Friday, July 29, 2016

Howdy Doody: some IP angles and "past as prelude"

History records the first Presidential inaugural to be televised as that of President Truman on January 20, 1949:

First Presidential Inauguration on Television

Lots of camera pans and animated live narration by NBC’s Ben Grauer. Includes complete Truman inaugural speech. Joint event from multiple networks (pool coverage by NBC CBS, ABC/DuMont). More than 10 million viewers on many shared home and tavern/public sets, as a viewing record for its time.


HOWEVER, six days EARLIER, on January 14, 1949, Howdy Doody was inaugurated as President of the Kids of America, being sworn in by Ben Grauer.

The backstory to Howdy Doody's campaign involves some interesting IP stories.

TVParty writes of the motivation for the campaign:

Howdy Doody announced his campaign on the 11th show, which aired March 4, 1948. The campaign tied in with a concern of NBC's; in those early days of television, the network wanted some way to measure the viewing audience. Roger Muir, the show's original producer-director, thought of offering a button that said "I'm for Howdy Doody" to anyone who wrote in and requested one. He ordered 10,000 buttons.


Wikipedia describes "how" the Doody Presidential campaign allowed NBC a convenient pathway out of a problematic situation involving the rights to Doody (the character) vs. rights to Doody (the physical puppet):

By 1948, toymakers and department stores had been approached with requests for Howdy Doody dolls and similar items. Macy's department store contacted Frank Paris, the creator of the puppet, to ask about rights for a Howdy Doody doll. While Paris had created the puppet, it was Bob Smith who owned the rights to the Howdy Doody character; an argument ensued between the two men, as Paris felt he was being cheated out of any financial benefits from having made the puppet. After one such disagreement, Paris took the Howdy Doody puppet and angrily left the NBC studios with it about four hours before the show was to air live; it was not the first time Paris had taken his puppet and left, leaving the live television program with no "star".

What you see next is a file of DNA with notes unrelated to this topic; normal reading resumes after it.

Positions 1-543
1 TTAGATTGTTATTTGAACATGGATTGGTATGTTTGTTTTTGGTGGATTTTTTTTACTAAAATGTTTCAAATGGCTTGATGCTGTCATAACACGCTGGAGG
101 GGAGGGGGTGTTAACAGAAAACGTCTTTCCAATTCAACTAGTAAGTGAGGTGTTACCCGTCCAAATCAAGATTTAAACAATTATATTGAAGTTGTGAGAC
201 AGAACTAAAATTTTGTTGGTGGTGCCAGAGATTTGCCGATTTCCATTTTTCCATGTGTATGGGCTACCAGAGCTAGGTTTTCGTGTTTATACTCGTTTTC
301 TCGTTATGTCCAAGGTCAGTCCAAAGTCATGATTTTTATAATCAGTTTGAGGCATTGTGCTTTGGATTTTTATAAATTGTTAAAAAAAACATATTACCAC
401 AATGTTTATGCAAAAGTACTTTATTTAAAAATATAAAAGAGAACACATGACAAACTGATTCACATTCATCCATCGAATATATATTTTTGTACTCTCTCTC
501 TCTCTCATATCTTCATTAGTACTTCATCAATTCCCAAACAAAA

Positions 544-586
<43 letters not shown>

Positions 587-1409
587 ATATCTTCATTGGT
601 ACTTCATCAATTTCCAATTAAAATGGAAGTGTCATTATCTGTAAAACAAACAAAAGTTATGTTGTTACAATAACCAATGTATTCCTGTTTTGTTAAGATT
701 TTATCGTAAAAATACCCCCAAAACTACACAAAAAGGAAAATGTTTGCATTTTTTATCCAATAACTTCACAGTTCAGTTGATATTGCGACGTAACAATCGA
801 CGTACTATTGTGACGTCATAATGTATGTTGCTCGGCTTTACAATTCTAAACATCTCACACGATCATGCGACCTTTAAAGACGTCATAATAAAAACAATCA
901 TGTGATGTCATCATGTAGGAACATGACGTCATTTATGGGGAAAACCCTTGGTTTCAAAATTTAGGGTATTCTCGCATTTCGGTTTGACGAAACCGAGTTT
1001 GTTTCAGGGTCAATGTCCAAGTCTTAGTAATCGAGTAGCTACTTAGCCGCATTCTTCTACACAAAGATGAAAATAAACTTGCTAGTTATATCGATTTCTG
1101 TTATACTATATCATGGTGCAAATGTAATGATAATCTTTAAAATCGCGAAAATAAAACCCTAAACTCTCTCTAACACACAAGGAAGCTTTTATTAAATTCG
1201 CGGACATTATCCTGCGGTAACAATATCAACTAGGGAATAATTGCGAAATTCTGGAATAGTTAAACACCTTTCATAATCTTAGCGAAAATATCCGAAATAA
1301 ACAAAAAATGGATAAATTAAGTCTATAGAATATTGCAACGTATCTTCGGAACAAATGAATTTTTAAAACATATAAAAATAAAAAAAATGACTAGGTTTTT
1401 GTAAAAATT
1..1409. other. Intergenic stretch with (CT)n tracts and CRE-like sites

With Paris' past disappearances, impromptu excuses regarding the whereabouts of Howdy Doody had been hastily concocted. This time, an elaborate explanation was offered—that Howdy was busy with the elections on the campaign trail. NBC hurriedly constructed a map of the United States, which allowed viewers, with the help of Smith, to learn where Howdy was on the road. The explanation continued that while on the campaign trail, Howdy decided to improve his appearance with some plastic surgery. This made it possible for the network to hire Velma Dawson to create a more handsome and appealing visual character than Paris' original, which had been called "the ugliest puppet imaginable" by Bob Smith. Since Paris did not provide the voice of the character, Howdy's voice would stay the same after his appearance changed. The puppet which is remembered as the "original" Howdy Doody replaced the actual original made by Frank Paris


Howdy Doody's opponent in the campaign was a "Mr. X." Mr. X advocated the opposite of Howdy: that school should be seven days a week, that no child should ever get an ice cream sundae and that comic books should be banned. Finally, the show explained that Howdy and his brother Double Doody concocted the Mr. X plan to drum up support for Howdy. The negative campaign of Mr. X was to ensure the victory of his brother Howdy and to keep other potential candidates out of the picture. [Any relation to the negative/positive aspects of the 2016 campaign?]

**There was a Canadian Howdy Doody show which began in 1954, and had James Doohan {Star Trek's "Scotty"] as forest ranger Timber Tom. William Shatner sometimes appeared as Ranger Bob.


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